Dustin with some new snowboard friends at the top of Cerro Catedral. Chris Coulter photo
As I write this, I have already made the tremendous journey back to the States. I iat, staring out of the window of the plane, welcoming the transition from the never-ending plains of Texas, to the green silhouettes of my native Rocky Mountains. Thoughts of my new, second home starting popping into my head.
It was snowing the morning that I left, how much did they get? Did Laguna get reset? Is Burns going to build the first Laguna jump of the season? When will they get out to Frey?
The questions stacked up in my mind. I’m lucky to have spent three weeks in Argentina, but I just want more. I sit like a restless junkie thinking about the next fix. What I would do to stand atop an Andean peak, board strapped to my feet, vistas of lakes and snow-covered peaks as far as the eye can see… I get goose bumps just thinking about it. It’s amazing to think about how such a simple thing – riding a board over frozen water – can elicit such strong feelings. And to do it in Argentina, during my summer, with some of the best riders and coolest people in the world? The feeling is unmatched.
In Argentina, I learned many things. Not just about backcountry safety, picking lines, and snowboarding, but also about fulfillment. According to Laurence Gonzales, author of Deep Survival, “We are the domestic pets of a human zoo we call civilization.” Being with coaches and guides like Andrew Burns, Skylar Holgate, Chris Coulter, Nicki Slechta, and Michelle Parker, I was given the key out of my civilized enclosure. I now have the knowledge to break free whenever I feel the need. Being dependent solely on yourself and your friends for survival, and then pulling off the mission, is one of the greatest achievements in humanity.
In Argentina, I hiked four hours round-trip, way out into the backcountry for a single run. Sure, here at home I can get up to thirty laps through the best terrain parks in the world in one day, but the sense of accomplishment is nothing compared to the one I felt after conquering Andean peaks rarely challenged by man. I learned snowboarding’s not about dropping the biggest cliff or doing the most corks, it’s about breaking free of the chains of civilization and sharing a connection with the mountain. It’s about working with the mountain and using its curves, drops, chutes, spines, and other natural features to create a personal masterpiece; a work of art so finite and glorious it can only be enjoyed in the present and never be recreated. That’s the great thing about skiing and snowboarding – it’s only what you want it to be, nothing more, and nothing less.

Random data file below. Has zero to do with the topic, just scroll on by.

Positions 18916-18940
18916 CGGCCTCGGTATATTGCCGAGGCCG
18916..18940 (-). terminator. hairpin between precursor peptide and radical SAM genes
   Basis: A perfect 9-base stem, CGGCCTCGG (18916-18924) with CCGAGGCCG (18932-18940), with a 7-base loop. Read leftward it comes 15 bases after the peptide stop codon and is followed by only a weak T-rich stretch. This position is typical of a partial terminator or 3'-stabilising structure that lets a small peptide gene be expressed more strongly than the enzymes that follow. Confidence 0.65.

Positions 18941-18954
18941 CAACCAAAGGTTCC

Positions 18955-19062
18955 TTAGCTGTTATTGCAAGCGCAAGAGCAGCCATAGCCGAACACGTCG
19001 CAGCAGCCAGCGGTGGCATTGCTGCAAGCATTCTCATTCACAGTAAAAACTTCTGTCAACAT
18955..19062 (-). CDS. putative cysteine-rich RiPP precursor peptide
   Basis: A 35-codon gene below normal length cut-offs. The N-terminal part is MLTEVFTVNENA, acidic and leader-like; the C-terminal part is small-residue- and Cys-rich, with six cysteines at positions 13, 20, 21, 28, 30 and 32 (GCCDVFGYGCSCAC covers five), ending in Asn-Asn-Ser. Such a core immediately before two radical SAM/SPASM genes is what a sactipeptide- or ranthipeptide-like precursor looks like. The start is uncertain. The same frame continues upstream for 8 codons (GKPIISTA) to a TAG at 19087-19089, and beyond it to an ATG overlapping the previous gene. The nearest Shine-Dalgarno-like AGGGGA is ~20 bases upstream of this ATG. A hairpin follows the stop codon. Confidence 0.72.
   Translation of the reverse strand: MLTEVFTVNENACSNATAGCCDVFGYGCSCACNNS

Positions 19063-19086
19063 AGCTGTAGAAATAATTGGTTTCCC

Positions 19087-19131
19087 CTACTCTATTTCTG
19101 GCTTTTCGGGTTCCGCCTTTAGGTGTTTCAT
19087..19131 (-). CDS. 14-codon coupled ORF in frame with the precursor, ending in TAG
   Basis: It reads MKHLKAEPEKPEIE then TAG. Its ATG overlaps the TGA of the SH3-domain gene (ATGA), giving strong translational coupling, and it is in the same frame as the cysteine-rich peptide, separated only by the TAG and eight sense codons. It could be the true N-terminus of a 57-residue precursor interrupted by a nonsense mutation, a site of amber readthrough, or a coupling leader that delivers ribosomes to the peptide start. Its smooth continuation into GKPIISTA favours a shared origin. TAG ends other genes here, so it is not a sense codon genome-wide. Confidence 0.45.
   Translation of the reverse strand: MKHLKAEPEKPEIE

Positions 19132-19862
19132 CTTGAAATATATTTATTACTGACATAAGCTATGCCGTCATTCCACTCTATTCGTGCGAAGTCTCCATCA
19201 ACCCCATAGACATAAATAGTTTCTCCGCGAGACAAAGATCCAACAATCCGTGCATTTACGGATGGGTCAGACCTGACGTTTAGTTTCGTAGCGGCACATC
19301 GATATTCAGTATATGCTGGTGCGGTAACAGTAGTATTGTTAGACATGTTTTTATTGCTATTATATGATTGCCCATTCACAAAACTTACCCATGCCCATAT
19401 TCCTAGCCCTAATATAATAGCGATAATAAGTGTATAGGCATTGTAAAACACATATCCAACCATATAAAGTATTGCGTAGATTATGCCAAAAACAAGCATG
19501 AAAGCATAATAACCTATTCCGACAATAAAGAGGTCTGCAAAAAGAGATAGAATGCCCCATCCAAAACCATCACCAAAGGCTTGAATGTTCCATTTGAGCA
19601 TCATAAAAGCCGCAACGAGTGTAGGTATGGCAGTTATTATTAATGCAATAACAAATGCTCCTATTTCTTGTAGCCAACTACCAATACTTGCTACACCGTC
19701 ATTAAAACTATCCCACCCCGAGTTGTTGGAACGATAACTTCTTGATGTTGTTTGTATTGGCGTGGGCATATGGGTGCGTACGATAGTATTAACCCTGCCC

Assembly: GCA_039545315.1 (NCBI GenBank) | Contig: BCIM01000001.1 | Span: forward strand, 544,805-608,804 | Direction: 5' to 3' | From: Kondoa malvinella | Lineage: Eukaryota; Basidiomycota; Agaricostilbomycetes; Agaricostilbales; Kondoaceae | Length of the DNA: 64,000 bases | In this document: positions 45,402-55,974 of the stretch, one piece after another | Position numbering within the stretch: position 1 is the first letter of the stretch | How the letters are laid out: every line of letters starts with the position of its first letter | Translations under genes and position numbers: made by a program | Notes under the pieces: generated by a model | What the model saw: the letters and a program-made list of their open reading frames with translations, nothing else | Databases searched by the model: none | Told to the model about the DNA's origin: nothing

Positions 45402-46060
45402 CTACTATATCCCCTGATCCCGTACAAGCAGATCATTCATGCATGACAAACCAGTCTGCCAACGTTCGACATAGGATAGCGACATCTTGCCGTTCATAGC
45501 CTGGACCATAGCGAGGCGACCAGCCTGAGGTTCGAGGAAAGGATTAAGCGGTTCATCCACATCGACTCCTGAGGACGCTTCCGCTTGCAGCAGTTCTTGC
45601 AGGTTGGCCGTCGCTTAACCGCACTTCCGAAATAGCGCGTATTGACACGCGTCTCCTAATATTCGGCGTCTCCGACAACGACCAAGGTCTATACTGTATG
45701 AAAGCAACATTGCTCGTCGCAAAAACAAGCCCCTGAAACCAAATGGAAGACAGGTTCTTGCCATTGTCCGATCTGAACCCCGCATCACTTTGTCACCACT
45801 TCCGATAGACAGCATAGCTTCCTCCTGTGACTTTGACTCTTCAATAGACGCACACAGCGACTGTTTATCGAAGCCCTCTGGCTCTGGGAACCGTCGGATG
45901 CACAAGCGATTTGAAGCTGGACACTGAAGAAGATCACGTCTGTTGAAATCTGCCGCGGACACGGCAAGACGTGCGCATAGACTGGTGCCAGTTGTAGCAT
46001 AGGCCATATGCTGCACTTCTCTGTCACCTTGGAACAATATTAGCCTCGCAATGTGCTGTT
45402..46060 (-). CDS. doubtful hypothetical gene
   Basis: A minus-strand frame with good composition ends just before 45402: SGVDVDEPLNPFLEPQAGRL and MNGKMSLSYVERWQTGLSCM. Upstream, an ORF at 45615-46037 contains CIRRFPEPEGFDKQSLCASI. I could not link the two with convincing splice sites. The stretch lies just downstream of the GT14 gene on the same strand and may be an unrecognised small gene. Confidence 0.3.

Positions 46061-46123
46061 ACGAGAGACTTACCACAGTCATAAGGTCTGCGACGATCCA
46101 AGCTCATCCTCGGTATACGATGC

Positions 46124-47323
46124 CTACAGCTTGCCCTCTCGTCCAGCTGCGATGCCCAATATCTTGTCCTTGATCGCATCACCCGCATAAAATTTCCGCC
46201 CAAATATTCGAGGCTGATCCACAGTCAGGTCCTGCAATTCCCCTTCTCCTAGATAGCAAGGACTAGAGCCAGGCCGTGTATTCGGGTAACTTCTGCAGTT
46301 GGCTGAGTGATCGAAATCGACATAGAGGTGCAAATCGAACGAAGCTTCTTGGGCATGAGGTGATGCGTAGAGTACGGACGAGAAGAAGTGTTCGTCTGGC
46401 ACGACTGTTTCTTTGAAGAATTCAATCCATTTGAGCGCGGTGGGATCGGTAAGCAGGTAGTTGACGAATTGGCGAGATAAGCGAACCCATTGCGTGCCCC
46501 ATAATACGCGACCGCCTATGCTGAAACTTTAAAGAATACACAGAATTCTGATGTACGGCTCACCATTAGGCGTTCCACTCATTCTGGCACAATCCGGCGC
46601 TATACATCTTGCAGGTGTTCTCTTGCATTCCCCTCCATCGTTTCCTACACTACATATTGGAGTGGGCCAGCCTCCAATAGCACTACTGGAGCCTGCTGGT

When I was asked to write about my three weeks in Argentina, I had no idea where to start. I assume the riding would be a logical place to start, but it would be hard for my words to do justice to the amount and quality of the riding I did. Imagine a gigantic above alpine bowl, with scores of tree-filled gullies descending down to the base. Now imagine that bowl filled with rocks, creating the ultimate alpine playground of cliffs, pillows, chutes, spines, wind lips… if you’ve ever imagined any of those things before, they can all actually be found in or around Cerro Catedral. Also, besides the dozen or so proficient local freeriders and skiers, the powder fields are pretty much the sole property of SGT. Cerro’s main business is entertaining the grupos that come from Buenos Aires and Brazil to marvel at the snow and throw snowballs.
Oh, but the riding is only a piece of the puzzle. I told my friends, “The landscapes are amazing, the women beautiful, the food delicious, and the people are friendly.” Most Argentineans speak enough English to converse with, so it is easy getting around. And if you are old enough to experience the nightlife, you will never forget it… well… remembering it may be the hardest part, but there is no doubt that you will enjoy the crazy, start-at-two AM club scene.
In Argentina, I learned about myself and snowboarding, experienced a beautiful country, its people and food, and did a hell of a lot of snowboarding in a hell of a lot of powder. Looking back, it’s easy to see this as the end to a great journey. In reality, it’s just the opposite. Sure this individual trip ended, but it has also created many new opportunities for me. It created new friendships that will last for who knows how long. It gave me the knowledge to begin my own backcountry adventures. And it gave me a yearning to try and make it back to Argentina every year that I have to live through a North American summer. See you next summer Cerro Catedral, Argentina, and all of my friends at SASS Global Travel. Thanks for the time of my life!